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Background Information on Health Care Interpreting

Community or public service interpreting, which includes health and court interpreters, has gained attention in the United States with the increase in the foreign born population and a growing body of evidence linking disparities in health outcomes to language barriers. The Civil Rights Act of 1967 prohibits discrimination due to national origins. Requirements for equal access mandate federal programs to monitor language barriers that may prevent those who speak little or no English from accessing public services. These mandates trickle down to health organizations who receive payments through these programs. Looking for expedient and practical solutions, doctors, hospitals and other healthcare organizations turn to patients’ families, friends, or others who are nearby, to interpret.

Many providers rely on heritage communities (meaning language minority communities) for help. Health care interpreters are often heritage speakers, persons who learned their native language at home, not in school, and whose language proficiency varies widely.

With demographic changes, doctors and hospitals are challenged with increasing numbers of patients who speak little or no English. Many healthcare organizations hire bilingual employees for first contact positions—as receptionists and business office staff or in patient support positions like that of health educators—in order to help patients in their own languages. Frequently, bilingual workers are also expected to interpret for others, in which case they are referred to as dual role interpreters. To learn how physicians are responding to language barriers during health visits, please see the report commissioned by Hablamos Juntos on physician perspectives on communication barriers.

Important information between doctor and patient can be lost in the interpretation. In one study, untrained interpreters were found to make an average of 31 errors per encounter (Flores et al, 2003). Furthermore, the errors made by untrained bilingual staff and family members serving as interpreters can greatly impact patient-provider communication. The most common errors include:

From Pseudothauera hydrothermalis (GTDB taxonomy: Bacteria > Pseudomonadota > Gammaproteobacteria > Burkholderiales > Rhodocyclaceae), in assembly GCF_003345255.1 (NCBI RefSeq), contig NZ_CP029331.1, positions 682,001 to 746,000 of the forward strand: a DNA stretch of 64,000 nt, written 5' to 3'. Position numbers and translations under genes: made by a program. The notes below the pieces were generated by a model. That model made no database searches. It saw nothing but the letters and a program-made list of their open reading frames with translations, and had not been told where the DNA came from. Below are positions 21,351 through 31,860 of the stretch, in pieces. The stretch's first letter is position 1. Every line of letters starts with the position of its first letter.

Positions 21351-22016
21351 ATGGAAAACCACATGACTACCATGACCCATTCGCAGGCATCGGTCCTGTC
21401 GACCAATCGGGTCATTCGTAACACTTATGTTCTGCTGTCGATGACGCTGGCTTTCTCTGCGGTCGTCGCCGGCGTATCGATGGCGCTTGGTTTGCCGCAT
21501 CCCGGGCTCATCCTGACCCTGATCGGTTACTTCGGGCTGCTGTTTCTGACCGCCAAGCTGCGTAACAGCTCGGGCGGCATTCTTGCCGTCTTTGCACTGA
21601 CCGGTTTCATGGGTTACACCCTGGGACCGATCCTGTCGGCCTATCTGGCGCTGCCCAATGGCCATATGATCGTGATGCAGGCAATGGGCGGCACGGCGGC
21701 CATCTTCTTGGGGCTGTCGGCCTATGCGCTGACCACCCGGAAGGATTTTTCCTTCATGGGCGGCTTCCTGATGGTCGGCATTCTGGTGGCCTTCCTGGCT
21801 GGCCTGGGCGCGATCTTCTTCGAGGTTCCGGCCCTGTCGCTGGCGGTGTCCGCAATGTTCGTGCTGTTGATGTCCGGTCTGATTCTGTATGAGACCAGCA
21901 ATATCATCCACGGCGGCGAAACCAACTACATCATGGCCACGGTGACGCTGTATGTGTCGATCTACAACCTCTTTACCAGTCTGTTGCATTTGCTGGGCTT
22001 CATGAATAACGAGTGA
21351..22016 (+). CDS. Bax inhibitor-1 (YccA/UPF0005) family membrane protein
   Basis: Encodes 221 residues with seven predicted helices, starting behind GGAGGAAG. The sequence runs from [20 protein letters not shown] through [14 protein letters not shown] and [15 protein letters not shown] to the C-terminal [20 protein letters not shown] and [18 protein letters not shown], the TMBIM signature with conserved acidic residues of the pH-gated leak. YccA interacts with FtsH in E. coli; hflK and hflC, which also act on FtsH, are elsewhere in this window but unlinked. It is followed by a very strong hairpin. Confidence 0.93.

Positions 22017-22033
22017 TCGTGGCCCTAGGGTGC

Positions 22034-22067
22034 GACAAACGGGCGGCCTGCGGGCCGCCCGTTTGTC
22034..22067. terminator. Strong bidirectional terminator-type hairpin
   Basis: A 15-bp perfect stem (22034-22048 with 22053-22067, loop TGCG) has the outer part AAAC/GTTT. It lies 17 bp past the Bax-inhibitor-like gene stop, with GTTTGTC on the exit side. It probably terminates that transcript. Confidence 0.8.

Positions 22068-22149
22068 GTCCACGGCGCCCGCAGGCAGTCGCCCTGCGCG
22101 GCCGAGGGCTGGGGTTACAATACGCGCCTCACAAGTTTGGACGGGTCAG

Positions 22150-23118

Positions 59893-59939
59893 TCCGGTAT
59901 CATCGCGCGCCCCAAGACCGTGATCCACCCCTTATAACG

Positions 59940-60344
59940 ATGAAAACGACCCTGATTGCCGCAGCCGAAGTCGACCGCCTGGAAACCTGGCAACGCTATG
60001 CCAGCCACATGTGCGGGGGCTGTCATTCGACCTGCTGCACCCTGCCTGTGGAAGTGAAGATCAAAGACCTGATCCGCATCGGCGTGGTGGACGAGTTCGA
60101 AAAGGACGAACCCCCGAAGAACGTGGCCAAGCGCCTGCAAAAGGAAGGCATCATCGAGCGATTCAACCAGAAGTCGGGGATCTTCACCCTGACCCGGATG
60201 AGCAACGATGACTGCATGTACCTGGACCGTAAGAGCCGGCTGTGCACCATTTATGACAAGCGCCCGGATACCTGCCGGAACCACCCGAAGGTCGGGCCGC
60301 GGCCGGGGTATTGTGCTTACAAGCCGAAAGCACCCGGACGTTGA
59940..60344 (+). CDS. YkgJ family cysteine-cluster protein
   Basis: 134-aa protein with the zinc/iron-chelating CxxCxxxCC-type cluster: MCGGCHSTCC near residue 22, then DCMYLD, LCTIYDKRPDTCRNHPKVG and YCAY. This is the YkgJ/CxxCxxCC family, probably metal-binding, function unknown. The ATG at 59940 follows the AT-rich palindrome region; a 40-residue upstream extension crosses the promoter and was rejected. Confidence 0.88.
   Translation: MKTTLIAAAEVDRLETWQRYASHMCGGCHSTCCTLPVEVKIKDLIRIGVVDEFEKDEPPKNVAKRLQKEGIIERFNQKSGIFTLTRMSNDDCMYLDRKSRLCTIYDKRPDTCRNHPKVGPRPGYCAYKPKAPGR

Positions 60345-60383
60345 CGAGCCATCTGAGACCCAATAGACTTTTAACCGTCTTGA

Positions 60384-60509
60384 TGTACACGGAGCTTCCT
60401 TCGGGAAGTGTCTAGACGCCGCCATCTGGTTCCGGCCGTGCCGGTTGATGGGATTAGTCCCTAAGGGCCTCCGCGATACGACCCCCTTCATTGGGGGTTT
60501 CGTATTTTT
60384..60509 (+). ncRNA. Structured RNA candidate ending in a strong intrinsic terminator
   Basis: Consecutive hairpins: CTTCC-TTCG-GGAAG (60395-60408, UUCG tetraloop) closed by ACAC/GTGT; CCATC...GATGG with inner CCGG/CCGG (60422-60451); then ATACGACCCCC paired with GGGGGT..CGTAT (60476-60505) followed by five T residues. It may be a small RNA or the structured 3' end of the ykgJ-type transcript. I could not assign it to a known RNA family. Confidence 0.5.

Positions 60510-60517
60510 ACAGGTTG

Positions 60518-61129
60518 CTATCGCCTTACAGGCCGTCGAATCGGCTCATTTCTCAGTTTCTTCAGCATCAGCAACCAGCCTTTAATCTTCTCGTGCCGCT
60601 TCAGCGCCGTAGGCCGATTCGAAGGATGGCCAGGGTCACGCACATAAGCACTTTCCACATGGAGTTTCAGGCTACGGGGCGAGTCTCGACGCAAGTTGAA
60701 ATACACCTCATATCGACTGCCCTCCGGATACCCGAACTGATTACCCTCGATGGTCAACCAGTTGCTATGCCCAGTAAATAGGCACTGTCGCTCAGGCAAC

• Omission - where an important piece of information is left out by the interpreter.
  • False fluency - where words or phrases that do not exist are used by the interpreter.
  • Substitution (13%) - a word or phrase is replaced with another word or phrase of a different meaning.
  • Editorialization (10%) - the interpreter’s opinion is added to the interpretation.
  • Addition (8%) - a word or phrase is added by the interpreter.

In order to avoid these errors to the greatest extent possible, health care interpreters must be trained for the situations that are presented to them. There are many critical elements of interpreter training discussed on this site that include not only language proficiency, but also mastery of medical and health care terminology, interpreting skills, and health care and interpreting ethics. These myriad skills are particularly important given the flexible and complex role that interpreters can play in different situations. In her book entitled Medical Interpreting and Cross-cultural Communication, Claudia Angelleli explores the numerous metaphorical roles that interpreters say they assume in different situations. According to Angelleli, the complexity of health care interactions demands that interpreters serve as metaphorical detectives, bridges, diamond connoisseurs, and miners. This multiplicity of roles further underscores the importance of training and experience in interpreter development.